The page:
Categories of Special Interest
In Use As
1835 - 1855
Attached two-bay four-storey former house over basement, built c. 1845 as one in pair with No. 63, with flat-roof two-storey return to west end of rear. Now in use as offices. M-profile roof, hipped to west end, having brick parapet having parapet gutters and granite copings, shared brown brick chimneystack having mixed pots to south party wall and with top section rebuilt in red brick to front, and cast-iron downpipes. Flemish bond brown brick walling on painted granite plinth over painted rendered ruled-and-lined basement. Square-headed window openings, diminishing in height to upper floors, with painted rendered reveals, painted granite sills and brick voussoirs. Timber sliding sashes with cavetto horns (ogee to ground floor), three-over-three pane to top floor, ten-over-ten pane to basement and six-over-six pane elsewhere. Decorative cast-iron balconettes to ground, first and second floors. Apparently timber sash windows to rear, three-over-three pane to top floor and six-over-six pane below, tripartite to ground and first floors and with round-headed stairs window to west bay. Round-headed doorcase with moulded reveal, painted masonry freestanding Ionic columns, plain entablature, leaded peacock's tail fanlight and nine-panel timber door with brass furniture, including figurative knocker. Granite entrance platform bridging basement, with two granite steps and basal remains of cast-iron boot-scrape. Decorative cast-iron railings on moulded granite plinth enclosing basement area. Cast-iron gate and recent steel staircase accessing basement. Recent timber glazed door to basement level. carparking behind, with recent two-storey building and yard to rear end of plot.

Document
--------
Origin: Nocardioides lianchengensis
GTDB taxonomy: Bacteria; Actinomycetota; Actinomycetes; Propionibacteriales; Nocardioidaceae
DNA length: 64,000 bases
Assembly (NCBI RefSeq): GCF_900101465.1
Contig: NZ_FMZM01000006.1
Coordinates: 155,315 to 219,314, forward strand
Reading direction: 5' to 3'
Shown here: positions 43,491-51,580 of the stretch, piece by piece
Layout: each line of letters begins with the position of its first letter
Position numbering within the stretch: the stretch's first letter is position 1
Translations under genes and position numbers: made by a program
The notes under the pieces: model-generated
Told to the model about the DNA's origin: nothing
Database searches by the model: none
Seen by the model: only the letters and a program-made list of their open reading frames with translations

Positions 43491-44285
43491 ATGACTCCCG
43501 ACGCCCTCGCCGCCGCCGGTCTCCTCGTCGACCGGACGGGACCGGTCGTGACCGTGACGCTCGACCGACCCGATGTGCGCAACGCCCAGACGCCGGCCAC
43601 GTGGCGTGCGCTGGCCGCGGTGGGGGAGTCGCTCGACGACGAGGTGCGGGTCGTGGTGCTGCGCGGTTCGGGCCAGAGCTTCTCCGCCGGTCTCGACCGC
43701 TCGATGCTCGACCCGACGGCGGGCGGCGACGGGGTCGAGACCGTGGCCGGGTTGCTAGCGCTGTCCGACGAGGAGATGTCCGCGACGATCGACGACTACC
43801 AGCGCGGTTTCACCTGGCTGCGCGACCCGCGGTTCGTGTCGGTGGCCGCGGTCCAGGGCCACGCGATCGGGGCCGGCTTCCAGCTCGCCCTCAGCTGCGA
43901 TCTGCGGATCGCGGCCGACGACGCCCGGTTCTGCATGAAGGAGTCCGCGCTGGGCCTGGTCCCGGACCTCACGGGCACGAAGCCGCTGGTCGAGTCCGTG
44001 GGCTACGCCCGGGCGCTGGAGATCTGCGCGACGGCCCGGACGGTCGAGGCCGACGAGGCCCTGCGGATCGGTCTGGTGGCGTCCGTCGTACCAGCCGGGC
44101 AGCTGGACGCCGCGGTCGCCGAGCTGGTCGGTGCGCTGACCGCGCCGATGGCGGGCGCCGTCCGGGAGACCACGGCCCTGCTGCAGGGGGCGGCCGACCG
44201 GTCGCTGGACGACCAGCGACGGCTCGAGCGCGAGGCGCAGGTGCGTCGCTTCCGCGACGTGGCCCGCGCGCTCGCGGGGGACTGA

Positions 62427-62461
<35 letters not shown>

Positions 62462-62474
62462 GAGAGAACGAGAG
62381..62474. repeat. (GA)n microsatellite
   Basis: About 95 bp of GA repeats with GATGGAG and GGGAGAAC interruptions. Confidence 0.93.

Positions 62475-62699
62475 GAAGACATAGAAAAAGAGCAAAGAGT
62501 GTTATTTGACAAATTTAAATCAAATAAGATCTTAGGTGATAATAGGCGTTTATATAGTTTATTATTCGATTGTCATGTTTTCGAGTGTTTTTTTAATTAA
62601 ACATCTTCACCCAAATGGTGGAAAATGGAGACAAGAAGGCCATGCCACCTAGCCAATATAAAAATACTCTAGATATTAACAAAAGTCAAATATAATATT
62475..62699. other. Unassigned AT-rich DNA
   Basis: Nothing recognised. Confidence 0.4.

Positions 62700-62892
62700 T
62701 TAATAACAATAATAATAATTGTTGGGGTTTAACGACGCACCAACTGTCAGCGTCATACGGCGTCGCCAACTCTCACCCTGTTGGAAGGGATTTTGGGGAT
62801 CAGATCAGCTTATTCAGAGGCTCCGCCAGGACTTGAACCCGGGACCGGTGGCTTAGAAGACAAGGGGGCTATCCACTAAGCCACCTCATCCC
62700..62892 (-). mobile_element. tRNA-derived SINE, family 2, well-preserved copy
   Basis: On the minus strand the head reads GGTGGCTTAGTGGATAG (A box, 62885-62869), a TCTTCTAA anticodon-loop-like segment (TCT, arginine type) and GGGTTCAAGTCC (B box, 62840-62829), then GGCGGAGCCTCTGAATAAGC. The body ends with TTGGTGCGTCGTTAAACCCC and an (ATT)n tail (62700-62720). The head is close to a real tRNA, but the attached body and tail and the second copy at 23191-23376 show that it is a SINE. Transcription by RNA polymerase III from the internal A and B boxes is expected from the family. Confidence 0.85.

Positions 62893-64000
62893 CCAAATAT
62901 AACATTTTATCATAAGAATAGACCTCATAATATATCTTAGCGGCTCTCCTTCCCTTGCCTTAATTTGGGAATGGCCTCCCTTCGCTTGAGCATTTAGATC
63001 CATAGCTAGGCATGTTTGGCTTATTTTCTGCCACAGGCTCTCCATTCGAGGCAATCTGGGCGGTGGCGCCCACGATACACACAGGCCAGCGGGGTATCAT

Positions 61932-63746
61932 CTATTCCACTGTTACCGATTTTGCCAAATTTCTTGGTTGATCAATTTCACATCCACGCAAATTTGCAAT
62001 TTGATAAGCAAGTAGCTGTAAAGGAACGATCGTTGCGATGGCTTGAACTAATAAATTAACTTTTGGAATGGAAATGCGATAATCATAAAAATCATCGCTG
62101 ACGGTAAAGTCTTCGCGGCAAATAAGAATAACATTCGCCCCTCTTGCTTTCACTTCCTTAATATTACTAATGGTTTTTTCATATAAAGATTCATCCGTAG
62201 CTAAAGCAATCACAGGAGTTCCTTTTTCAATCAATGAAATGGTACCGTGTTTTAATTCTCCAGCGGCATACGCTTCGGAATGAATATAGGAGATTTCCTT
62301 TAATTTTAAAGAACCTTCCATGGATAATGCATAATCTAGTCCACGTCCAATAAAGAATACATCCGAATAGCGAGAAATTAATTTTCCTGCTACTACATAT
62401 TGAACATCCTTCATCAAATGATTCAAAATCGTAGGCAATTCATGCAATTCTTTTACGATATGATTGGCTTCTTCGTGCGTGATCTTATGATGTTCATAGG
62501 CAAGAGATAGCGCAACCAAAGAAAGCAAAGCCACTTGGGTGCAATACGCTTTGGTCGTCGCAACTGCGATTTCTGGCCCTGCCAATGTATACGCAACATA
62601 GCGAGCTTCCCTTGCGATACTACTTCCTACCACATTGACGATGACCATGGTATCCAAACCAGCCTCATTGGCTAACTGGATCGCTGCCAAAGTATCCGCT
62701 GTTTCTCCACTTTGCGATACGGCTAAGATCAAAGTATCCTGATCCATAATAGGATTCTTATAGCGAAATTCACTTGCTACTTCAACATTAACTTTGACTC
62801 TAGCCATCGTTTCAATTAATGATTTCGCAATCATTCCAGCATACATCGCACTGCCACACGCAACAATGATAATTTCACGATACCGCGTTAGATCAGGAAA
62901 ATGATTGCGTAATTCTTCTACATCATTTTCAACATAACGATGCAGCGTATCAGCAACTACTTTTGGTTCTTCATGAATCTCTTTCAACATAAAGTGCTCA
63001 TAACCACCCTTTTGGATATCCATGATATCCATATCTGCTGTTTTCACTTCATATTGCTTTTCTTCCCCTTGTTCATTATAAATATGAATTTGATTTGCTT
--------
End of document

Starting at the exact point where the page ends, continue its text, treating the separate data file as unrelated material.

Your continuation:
No. 62 Baggot Street Lower is a well-preserved mid-nineteenth-century former house, forming part of a cohesive row on a street that has been well retained. It was offered for sale unfinished with the adjoining site in 1849. (Casey, 2005) It displays the well-balanced proportions and graded fenestration pattern typical of the period and is enriched with decorative iron balconettes to three storeys, and a Greek Revival doorcase in Portland limestone with an intricate leaded fanlight. The intact setting contributes to the character of the streetscape. Development of Baggot Street began at the west end in the late eighteenth century, but was slow due to recession during the mid-1790s. The majority of houses were built during the early decades of the nineteenth century, but a number of plots were still being advertised during the early 1840s, by which time the street had developed into a thriving residential street. There are many signs of speculative building across the architectural fabric of the street, including variation in levels, materials and detailing. The majority of the ground west of Fitzwilliam Street had been leased by 1789 along with a sizable portion of the street to the east of this junction; Nos. 60-63 Baggot Street Lower had not been erected by 1843.